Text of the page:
sign up log in
Want to go ad-free? Find out how, here.

Statistics New Zealand says seasonally adjusted retail card spending dropped slightly in January; absence of international tourists hitting the hospitality industry

Statistics New Zealand says seasonally adjusted retail card spending dropped slightly in January; absence of international tourists hitting the hospitality industry

Statistics New Zealand says retail card spending dropped slightly on a seasonally adjusted basis in January.

After the disruptions last year caused by Covid 19 and the lockdown Stats NZ stopped producing seasonally adjusted figures because of the massive distortions in the figures. 

So, January's figures are the first to be measured by the newly reintroduced seasonally adjustment.

However, seasonal adjustment has NOT been reintroduced yet on the hospitality industry as Stats NZ says there still has not been any return to a clear seasonal pattern due to the Covid disruption.

The absence of international tourists is hitting the hospitality industry, with accommodation in particular down.

In terms of the figures that have been seasonally adjusted, Stats NZ said spending in the retail industries fell 0.4% ($24 million) in January, while spending in the 'core' retail industries (excluding fuel and vehicle components) fell 0.7% ($39 million).

By industry, the movements were:

  • durables, up $34 million (2.1%)
  • motor vehicles (excluding fuel), up $3 million (1.7%)
  • fuel, down $1 million (0.3%)
  • apparel, down $7 million (2.0%)
  • consumables, down $31 million (1.3%).
  • In actual terms, hospitality was down $60 million (4.9%) compared with January 2020.

While the hospitality industry has been doing it tough, electronic card spending on the furniture, electrical, and hardware sub-industry was up $104 million (17%) in January, compared with the same month in 2020.

"Following the Covid-19 national lockdown in 2020, spending on furniture, electrical, and hardware has been higher than in previous years," Stats NZ's business insights manager Sue Chapman said.

“This may reflect people nesting at home because they are unable spend on overseas travel.”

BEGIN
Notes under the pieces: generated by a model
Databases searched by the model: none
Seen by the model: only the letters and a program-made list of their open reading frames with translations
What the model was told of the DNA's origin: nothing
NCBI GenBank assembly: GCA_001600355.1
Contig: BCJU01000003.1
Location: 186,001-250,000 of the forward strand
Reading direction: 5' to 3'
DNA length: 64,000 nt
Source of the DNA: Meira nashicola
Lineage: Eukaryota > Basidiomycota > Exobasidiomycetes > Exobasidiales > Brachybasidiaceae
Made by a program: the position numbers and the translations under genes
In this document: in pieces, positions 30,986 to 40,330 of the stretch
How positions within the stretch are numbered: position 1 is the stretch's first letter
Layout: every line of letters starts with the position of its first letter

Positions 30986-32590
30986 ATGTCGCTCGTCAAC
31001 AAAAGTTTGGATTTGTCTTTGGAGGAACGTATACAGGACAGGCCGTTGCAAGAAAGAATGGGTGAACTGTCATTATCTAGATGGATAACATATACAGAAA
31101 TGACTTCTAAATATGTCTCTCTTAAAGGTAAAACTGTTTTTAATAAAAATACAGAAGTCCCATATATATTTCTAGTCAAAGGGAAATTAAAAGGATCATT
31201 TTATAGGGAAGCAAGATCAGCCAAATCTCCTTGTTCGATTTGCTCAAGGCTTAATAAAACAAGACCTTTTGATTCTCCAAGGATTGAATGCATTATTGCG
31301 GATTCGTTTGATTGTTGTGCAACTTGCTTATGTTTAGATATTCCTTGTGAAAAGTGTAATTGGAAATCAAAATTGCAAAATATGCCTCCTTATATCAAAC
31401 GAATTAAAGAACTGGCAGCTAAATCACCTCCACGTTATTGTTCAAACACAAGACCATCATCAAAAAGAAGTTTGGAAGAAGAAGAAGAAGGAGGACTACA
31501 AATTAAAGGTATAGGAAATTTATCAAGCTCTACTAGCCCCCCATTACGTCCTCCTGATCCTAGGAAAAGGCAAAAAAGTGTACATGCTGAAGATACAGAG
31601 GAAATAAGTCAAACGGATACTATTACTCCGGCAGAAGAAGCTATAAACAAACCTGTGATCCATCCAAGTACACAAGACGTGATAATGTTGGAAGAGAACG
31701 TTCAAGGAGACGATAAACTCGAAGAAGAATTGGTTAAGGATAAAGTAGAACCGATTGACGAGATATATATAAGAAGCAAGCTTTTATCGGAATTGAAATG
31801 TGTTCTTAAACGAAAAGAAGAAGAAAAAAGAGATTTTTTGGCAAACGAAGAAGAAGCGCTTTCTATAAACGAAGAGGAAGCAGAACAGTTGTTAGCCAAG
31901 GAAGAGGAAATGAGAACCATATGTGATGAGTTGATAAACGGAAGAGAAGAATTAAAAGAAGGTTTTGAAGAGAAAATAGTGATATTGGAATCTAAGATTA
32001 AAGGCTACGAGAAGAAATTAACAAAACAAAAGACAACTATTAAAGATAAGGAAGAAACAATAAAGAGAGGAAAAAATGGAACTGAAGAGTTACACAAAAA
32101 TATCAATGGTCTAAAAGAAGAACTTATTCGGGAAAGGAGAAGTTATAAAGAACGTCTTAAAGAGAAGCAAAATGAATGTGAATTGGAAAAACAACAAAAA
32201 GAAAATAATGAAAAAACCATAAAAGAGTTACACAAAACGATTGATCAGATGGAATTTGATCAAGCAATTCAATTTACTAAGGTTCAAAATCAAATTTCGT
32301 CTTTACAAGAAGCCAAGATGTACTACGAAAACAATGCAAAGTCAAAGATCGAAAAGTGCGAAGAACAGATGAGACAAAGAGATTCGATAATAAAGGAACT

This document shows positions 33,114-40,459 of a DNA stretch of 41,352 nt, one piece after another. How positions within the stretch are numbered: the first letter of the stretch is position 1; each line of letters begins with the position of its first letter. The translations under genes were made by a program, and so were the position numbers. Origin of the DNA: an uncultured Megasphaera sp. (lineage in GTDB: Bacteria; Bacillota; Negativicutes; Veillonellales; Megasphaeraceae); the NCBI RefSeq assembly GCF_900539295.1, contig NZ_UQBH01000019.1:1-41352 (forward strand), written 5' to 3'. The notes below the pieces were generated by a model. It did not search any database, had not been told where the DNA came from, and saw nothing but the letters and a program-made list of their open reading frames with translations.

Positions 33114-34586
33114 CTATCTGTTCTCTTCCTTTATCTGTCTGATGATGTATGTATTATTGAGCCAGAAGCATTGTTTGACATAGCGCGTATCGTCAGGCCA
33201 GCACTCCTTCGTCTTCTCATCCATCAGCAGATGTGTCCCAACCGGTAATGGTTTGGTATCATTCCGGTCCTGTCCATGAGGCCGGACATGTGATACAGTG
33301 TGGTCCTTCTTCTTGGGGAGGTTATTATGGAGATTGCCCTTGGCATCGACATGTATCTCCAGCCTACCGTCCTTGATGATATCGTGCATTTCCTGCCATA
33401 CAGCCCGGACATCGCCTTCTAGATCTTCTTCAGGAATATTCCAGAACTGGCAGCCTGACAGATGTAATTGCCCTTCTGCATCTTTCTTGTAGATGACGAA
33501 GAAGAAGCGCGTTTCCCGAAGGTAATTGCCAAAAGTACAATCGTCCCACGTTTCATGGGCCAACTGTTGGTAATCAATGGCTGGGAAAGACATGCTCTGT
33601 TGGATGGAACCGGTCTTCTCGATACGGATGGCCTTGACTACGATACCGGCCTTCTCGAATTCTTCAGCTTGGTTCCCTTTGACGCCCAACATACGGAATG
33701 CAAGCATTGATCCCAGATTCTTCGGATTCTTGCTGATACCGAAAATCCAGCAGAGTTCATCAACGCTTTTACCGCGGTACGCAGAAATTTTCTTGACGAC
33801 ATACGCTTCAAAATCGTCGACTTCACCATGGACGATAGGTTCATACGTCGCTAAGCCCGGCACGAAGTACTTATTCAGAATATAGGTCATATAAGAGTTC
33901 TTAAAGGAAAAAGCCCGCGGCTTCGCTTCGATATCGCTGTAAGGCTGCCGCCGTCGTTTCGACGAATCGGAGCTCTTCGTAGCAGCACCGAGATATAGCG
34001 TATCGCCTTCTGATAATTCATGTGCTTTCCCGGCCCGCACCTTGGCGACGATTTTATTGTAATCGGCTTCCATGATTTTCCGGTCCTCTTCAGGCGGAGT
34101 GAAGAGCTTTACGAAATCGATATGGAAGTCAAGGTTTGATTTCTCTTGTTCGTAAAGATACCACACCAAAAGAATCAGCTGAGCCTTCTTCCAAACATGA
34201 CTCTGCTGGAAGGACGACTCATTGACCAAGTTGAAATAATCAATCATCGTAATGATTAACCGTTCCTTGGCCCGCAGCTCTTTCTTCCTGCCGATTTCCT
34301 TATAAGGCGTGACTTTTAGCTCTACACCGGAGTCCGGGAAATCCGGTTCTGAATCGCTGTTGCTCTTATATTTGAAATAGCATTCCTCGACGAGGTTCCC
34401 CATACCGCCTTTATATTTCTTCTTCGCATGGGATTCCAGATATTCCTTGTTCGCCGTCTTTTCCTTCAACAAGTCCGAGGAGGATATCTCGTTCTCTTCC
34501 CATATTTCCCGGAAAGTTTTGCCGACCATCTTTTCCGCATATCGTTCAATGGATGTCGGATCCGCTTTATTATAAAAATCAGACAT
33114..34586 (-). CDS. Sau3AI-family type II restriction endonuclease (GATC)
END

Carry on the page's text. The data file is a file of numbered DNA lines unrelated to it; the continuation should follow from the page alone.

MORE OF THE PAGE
ASB senior economist Jane Turner said retail spending has been an area that proved much stronger than expected over the winter months, helping support a quick bounce back in NZ economic activity. 

"There was some concern that retail spending may start to soften considerably over the summer months, as the absence of foreign tourists starts to take its toll.  And while some slowdown in spending has appeared, the fall is not as large as feared and overall spending trends have remained reasonably resilient (to date)," she said. 

"From this data at least, it appears that NZers are doing a pretty good job at providing some offset to the impact of reduced foreign tourist inflows.  Going forward, it will be hard to escape the headwinds of slower population growth on spending growth. In saying that, a resilient labour market and a pick-up in wage inflation could be just the ticket to continuing to support NZ’s retail sector."

Electronic transactions

Select chart tabs

We welcome your comments below. If you are not already registered, please register to comment.

Remember we welcome robust, respectful and insightful debate. We don't welcome abusive or defamatory comments and will de-register those repeatedly making such comments. Our current comment policy is here.


In December Auckland house sales were up 52%
Provisional REINZ figures for January show 13% rise
LVR and other factors are slowing market
Spending on OO houses, and staying in them, picking up?


I suspect the spending had been flat rather than falling. The trend now is BNPL.


The clear winners from pent up household savings are those in the business of home renovation, furniture and vehicles.

On the consumables front, the loss in retail revenue from tourism is not the entire story with plenty of hotels & motels repurposed as MIQ facilities (and for emergency housing), earning government dime.


I always wonder where cash sales fit with these figures? The use of cash has fallen off a cliff, so I'd imagine retail is doing it much tougher than these figures suggest.